343 F2d 145 El Paso Natural Gas Co v. United States

343 F.2d 145

EL PASO NATURAL GAS CO., a Corporation, Appellant,
UNITED STATES of America, Appellee.
UNITED STATES of America, Appellant,
EL PASO NATURAL GAS CO., a Corporation, Appellee.

No. 19445.

United States Court of Appeals Ninth Circuit.

March 3, 1965.

Craig Campbell, Karr, Tuttle, Campbell, Koch & Granberg, Seattle, Wash., for appellant.

John W. Douglas, Asst. Atty. Gen., Morton Hollander, Richard S. Salzman, Attorneys, Dept. of Justice, Washington, D. C., Wm. N. Goodwin, U. S. Atty., Seattle, Wash., for appellee.

Before HAMLIN, MERRILL and ELY, Circuit Judges.

MERRILL, Circuit Judge:

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El Paso Natural Gas Co. has brought suit under the Federal Tort Claims Act, 28 U.S.C. §§ 2671-2680 (1958), for loss of its airplane following collision with an aerial span maintained by the Coast Guard at LaPush, Washington. The United States has counterclaimed for damages to the span. Each party asserts that it was free from negligence and that the other was guilty of wanton misconduct. The action was tried without jury in the District Court for the Western District of Washington, Northern Division. That court found each party guilty of negligence, but neither guilty of wanton misconduct. Upon the complaint of El Paso judgment was rendered in favor of the United States; upon the counterclaim of the United States judgment was rendered in favor of El Paso. Both parties have appealed. The sole issue is whether, in its findings of negligence and lack of wanton misconduct, the District Court was clearly erroneous. Fed.R.Civ.P. 52(a); United States v. United States Gypsum Co., 333 U.S. 364, 68 S.Ct. 525, 92 L.Ed. 746 (1948).


The accident occurred June 27, 1961. The span consisted of five wires suspended for a distance of 1900 feet. It connected the Coast Guard station at LaPush with James Island, on which Coast Guard navigational aids were located. The District Court found that the plane was at an altitude of 100 feet at the time of the collision.


From the record it appears that the span was erected in accordance with state and federal law; that it was not required by law to carry warning devices or be otherwise marked and that low-level wires are not generally marked in the State of Washington.


In its memorandum decision the court stated:


"Assuming that the Coast Guard had the right to erect such an obstruction, it most certainly had no right to erect it in such a manner as to constitute a trap. The wires were extremely difficult to see and the supporting poles were inconspicuous because of their location and color, but at no time prior to or at the time of the accident were any warning devices installed upon the wires or upon the poles or otherwise to indicate the presence of the span. Furthermore, in 1957 or 1958 an aircraft of unknown identity collided with the span although miraculously there apparently was no substantial resulting damage. This fact, together with the history of aircraft activity in the area both before and after installation of the wires, should have put the Coast Guard on notice that the span was potentially dangerous to low flying aircraft.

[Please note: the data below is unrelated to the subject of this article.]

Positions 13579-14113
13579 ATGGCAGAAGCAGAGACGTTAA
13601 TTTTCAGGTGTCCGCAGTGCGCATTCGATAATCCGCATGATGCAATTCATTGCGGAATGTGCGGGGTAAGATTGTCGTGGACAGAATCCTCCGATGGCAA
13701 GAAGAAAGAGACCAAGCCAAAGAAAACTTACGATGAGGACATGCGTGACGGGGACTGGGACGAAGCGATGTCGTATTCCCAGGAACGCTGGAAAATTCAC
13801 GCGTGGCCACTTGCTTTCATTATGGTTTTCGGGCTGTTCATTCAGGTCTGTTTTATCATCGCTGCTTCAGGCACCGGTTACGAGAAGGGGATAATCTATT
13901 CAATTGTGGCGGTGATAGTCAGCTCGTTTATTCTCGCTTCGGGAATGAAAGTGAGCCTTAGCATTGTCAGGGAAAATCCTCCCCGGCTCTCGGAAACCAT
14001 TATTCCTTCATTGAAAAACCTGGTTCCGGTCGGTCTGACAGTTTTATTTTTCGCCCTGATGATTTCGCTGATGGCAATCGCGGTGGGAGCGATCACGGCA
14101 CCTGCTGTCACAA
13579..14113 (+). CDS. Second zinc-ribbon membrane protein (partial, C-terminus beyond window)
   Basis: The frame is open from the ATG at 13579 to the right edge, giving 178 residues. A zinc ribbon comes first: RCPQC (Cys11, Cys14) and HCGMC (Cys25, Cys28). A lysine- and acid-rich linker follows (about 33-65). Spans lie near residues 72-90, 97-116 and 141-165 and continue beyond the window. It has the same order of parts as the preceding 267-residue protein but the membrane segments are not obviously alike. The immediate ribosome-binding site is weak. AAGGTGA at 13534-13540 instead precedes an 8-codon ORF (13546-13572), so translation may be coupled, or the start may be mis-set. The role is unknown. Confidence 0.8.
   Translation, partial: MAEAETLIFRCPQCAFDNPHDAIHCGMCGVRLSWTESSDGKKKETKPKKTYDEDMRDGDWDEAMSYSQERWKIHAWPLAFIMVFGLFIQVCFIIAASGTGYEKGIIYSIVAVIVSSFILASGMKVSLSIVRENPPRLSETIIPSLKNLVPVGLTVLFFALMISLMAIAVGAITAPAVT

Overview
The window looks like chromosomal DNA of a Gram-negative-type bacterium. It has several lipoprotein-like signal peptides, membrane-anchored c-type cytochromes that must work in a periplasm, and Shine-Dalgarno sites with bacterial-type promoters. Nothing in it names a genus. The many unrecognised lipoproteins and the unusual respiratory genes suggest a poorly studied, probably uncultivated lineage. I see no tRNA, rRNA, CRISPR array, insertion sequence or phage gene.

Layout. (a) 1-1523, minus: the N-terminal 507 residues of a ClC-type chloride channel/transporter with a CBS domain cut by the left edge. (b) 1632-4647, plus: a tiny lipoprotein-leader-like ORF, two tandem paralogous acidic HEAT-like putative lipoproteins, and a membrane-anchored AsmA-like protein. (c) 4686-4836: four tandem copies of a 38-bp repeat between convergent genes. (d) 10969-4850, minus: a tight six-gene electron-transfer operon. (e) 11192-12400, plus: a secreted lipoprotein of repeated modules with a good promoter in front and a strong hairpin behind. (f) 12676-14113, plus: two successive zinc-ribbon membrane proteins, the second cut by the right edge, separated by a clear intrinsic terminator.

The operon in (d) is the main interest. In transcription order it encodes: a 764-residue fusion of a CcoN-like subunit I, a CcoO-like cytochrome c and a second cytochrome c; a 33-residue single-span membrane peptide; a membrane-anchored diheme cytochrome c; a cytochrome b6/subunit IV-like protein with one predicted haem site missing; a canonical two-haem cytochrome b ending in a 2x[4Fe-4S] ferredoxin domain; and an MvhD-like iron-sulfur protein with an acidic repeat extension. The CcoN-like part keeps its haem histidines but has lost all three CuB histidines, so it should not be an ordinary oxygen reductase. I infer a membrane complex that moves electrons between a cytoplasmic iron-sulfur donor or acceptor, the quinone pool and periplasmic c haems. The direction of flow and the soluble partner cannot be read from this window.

The court finds that the Coast Guard in failing to install warning devices failed to exercise reasonable care to avoid unreasonable risk of harm to low flying aircraft and was thereby negligent; further, that such negligence was a proximate cause of the accident. The court does not believe, however, that the probability of such harm resulting was great enough to justify a finding that the Government's failure to act constituted wanton misconduct."


As to the conduct of El Paso the court, in its memorandum decision, stated:

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"Death has sealed the pilot's lips. We know not what he did, but what he did not do is deducible from the evidence and from the facts which the court may judicially know. The existence of the span was not indicated on any aeronautical chart. Indeed, wires of this type and elevation were not generally depicted on such charts. The fact that such terrain hazards were not so indicated made it imperative that he make inquiry of sources other than his charts.


* * * * * *


"The court is of the opinion that a prudent pilot contemplating a low level coastal flight of the nature herein involved and exercising the requisite care for his own safety would have made inquiry at the Port Angeles or Forks airports or of the Coast Guard at LaPush, at all of which established personnel were fully cognizant of the fatal hazard. * * *


"In view of Sec. 60.11 of the Civil Air Regulations, the court finds that the pilot's failure to adequately familiarize himself with the area to be overflown constituted contributory negligence per se and that such misconduct proximately contributed to the accident."


The court concluded that the pilot was not guilty of wanton misconduct.


The record, together with the rational inferences that may be drawn from it, provides ample support for the court's findings. Moreover, the fact that the pilot was operating the aircraft at an elevation of only one hundred feet when it was within two thousand feet of a congested area might well have compelled a finding of contributory negligence on the pilot's part. See § 60.17, Civil Air Regulations, 14 C.F.R. § 60.17 (1961 Ed.), now in substance 14 C.F.R. § 91.79 (1964 Ed.). The standards of care as fixed were not unreasonable. Accordingly we conclude that the District Court was not clearly erroneous.


On both appeals judgment affirmed.